When you store your data on-site, any security measures you put in place may not be enough to deter thieves. Highly motivated individuals will find ways to defeat a variety of anti-theft strategies, including alarm systems, strong deadbolt locks, and enhanced lighting. In some cases, burglaries and thefts are committed by employees with inside information about business data — and its potential value — and knowledge of the security systems in place.
Small businesses often do not have the financial resources to pay 24-hour security guards, but loss of proprietary data can strike an unrecoverable blow nonetheless. With an increasing number of employees working from home, physical security becomes even more of an issue. Are your employees using laptop or desktop computers that contain valuable business data — and, possibly, the only copy of that data? Your data is only as secure as the home of each employee who has access.
3. Internet Security
With attacks that can originate from anywhere in the world, internet security poses even more of a threat to your business than physical security does. The cybersecurity landscape changes so quickly that even experts have a hard time keeping up, and attacks can go undetected for months or even years — with valuable data being continually compromised and used for nefarious purposes.
Employees who work from home have increased the risks of internet attacks significantly. How secure are your employees’ computers? What about their WiFi networks? Who has access in addition to your employee? With team members working off-site, it’s difficult – if not impossible – to know the extent and effectiveness of security measures in place.
Protecting valuable data on laptops, desktops, servers, and in the cloud means always observing cybersecurity best practices — including developing and enforcing strict protocols for working with sensitive data, limiting access to certain data, using appropriate firewalls and other security, and changing login credentials regularly.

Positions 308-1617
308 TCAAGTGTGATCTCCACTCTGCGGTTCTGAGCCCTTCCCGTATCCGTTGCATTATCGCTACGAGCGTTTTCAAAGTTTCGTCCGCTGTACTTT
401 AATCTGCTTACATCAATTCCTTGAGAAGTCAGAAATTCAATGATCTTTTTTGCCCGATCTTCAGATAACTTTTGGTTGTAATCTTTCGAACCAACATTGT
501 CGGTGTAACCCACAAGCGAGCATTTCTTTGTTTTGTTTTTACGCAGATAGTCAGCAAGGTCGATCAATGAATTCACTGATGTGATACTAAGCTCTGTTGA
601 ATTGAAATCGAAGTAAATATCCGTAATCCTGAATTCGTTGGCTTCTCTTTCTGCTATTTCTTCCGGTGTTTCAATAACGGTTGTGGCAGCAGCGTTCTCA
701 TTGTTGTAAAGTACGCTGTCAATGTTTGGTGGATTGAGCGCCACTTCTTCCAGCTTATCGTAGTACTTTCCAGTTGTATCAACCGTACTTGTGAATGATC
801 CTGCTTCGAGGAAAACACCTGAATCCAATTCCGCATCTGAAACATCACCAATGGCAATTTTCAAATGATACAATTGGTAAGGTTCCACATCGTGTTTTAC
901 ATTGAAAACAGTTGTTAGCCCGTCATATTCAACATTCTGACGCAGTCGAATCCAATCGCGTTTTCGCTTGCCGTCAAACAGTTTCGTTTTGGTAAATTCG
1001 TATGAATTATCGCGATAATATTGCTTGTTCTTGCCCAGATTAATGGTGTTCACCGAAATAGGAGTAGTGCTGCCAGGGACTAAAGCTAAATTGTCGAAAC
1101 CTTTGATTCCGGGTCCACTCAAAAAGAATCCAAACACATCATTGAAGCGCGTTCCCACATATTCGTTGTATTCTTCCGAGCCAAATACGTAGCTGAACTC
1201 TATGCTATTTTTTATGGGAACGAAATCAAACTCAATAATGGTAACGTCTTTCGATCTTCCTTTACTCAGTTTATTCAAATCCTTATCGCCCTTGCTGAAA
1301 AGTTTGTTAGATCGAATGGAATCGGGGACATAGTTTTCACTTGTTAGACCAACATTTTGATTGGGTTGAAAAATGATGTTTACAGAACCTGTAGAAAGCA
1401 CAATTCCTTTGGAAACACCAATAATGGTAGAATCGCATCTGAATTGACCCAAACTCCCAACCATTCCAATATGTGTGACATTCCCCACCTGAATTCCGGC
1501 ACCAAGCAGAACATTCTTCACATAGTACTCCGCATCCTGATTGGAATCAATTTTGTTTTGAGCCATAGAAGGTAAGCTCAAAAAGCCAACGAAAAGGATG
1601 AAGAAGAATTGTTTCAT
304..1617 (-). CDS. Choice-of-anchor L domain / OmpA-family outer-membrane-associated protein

Seemingly on a weekly basis, new stories emerge of large, global businesses beset by cybersecurity attacks, resulting in huge data breaches that compromise the personal information of millions of people. If international companies have so much trouble protecting their data, how can individual employees working from home be expected to do so?
4. Persistent Scammers
Most U.S. workers have had no training in working securely from home, and they have no experience fending off determined scammers. Finding the names — and other personal details — of your employees is as easy as connecting on social media. Armed with that information, skilled scammers can mount a variety of attacks that involve convincing an unsuspecting employee to share data.
While many data breaches occur due to sophisticated cybersecurity incursions, just as many happen thanks to social engineering — the practice of using proprietary or personal information to convince a victim of a scammer’s authenticity. Whether a scammer poses as a bank employee, a government regulator or a customer, they can target your employees and potentially gain access to your sensitive data.
Scammers use a variety of methods to convince employees to turn over unauthorized payments or access to proprietary information. They may pose as an individual the employee trusts — such as the company CEO. In doing so, they may use a sense of urgency or intimidation to convince an employee that they need to take action immediately rather than hesitating to get approval from someone else.